we slowly walked around his glass enclosure the body reminded me of Lenin in Moscow, the waxwork appearance making it hard to imagine we were looking at an actual dead body. Ten seconds later we were out, back into the rain, making way for the people behind.
“Right,” I said. “Now to find the One Pillar Pagoda. It should be around here somewhere.” The rain had actually got heavier and everywhere people were taking refuge from the torrent wherever they could. But not us, we had a mission and we had to complete it no matter what. But without a picture of the pagoda or even a map of where it was, we were at a loss.
“What is it anyway?” asked Angela. “Cos I hope I'm not getting soaked for nothing.” I hastily consulted the guide book for reference. I told her that the One Pillar Pagoda was the only remaining building from the original walls of the city. We eventually found it and were glad we did. It stood in the middle of a small pond littered with lily pads. Happy, we caught a cyclo back to our hotel. So the third country on our South-East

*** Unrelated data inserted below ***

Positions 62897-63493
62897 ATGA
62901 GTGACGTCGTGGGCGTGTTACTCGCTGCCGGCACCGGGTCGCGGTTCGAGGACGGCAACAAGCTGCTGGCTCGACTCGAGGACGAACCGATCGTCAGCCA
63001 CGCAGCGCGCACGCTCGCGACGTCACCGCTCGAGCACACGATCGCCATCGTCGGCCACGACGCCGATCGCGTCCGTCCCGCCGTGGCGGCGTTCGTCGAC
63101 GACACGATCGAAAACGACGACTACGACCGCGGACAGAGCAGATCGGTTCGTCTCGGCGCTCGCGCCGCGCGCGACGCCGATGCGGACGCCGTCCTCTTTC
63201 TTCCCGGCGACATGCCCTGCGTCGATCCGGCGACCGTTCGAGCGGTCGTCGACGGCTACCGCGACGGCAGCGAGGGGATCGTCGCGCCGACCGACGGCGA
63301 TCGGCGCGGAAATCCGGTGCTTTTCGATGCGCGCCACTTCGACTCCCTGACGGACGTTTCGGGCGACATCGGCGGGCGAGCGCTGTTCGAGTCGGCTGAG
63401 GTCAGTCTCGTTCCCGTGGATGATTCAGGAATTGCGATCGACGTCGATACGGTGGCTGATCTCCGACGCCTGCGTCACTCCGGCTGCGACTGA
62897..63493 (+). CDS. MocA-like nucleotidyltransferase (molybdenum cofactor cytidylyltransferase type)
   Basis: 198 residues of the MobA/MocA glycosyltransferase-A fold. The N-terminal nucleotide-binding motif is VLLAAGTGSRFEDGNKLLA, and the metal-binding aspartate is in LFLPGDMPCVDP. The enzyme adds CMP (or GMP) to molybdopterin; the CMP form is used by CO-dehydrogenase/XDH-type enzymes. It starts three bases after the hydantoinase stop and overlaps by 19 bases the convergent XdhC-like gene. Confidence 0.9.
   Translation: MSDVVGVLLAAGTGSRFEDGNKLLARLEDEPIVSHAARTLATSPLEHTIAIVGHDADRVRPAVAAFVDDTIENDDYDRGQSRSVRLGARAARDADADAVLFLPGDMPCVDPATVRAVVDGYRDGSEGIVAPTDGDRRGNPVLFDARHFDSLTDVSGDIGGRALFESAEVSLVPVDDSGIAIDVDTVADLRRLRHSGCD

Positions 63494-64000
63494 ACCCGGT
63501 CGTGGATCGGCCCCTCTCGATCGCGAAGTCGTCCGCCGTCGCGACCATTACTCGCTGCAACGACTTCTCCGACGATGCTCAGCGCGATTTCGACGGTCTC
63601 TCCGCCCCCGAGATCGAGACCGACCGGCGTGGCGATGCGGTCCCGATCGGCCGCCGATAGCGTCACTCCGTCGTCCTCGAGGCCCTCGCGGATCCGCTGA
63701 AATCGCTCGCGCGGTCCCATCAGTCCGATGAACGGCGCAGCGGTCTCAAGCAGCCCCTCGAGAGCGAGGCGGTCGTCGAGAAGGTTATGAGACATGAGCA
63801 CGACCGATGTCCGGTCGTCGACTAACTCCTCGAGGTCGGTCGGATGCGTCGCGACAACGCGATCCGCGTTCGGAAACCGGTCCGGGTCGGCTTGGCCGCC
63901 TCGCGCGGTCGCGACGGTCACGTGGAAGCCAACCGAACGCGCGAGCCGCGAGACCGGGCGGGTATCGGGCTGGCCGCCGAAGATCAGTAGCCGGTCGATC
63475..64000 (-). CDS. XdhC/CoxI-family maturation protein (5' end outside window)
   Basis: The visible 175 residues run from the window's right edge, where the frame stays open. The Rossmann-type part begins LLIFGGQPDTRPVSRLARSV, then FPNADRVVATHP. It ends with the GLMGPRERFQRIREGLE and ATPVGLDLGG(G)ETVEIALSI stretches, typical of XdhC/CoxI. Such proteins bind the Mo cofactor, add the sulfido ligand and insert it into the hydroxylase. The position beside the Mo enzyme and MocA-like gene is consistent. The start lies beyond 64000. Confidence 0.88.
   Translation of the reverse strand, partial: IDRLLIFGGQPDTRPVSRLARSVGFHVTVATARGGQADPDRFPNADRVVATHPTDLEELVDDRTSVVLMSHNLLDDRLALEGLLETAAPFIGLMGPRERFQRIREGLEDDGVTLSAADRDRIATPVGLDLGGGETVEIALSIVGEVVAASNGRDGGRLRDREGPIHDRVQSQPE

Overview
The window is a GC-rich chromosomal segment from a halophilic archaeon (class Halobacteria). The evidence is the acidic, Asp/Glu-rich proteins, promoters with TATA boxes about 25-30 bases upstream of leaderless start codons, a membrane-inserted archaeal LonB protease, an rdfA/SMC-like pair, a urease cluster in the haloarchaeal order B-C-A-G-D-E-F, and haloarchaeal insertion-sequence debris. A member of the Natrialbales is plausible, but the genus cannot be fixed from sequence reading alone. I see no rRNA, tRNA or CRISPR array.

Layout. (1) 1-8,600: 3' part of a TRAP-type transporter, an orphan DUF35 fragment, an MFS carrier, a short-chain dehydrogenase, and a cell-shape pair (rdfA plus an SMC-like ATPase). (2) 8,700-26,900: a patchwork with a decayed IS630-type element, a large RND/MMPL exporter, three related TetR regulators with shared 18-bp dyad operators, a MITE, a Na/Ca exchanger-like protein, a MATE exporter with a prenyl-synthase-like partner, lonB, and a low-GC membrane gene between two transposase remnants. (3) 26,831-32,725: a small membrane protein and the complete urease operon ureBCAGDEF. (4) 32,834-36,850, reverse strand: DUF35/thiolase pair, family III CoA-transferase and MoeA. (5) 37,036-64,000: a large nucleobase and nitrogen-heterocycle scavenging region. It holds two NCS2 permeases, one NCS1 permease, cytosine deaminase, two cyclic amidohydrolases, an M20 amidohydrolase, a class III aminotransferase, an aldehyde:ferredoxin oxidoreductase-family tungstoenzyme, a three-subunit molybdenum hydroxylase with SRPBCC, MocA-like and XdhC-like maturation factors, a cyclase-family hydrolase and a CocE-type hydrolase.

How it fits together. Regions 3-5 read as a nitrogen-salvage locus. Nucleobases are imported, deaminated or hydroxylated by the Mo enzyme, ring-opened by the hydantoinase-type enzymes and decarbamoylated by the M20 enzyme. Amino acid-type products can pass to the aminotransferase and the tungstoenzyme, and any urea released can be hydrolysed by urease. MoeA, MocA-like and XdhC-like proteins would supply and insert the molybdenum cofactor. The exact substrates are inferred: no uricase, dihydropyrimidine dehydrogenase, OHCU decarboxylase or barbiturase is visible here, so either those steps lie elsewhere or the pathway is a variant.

Asian epic was finished. We headed to the airport for our flight to Cambodia.
-Safe city for tourists
-Lots to see
-A good mix of traditional and modern
-Halong Bay is only a few hours away
-Conical hats on the paddy field farmers
-No hassle from touts and vendors
-People don't seem to smile as much as neighboring countries.
-Noisy and polluted traffic
-The main sights are not that close together
There are more photos below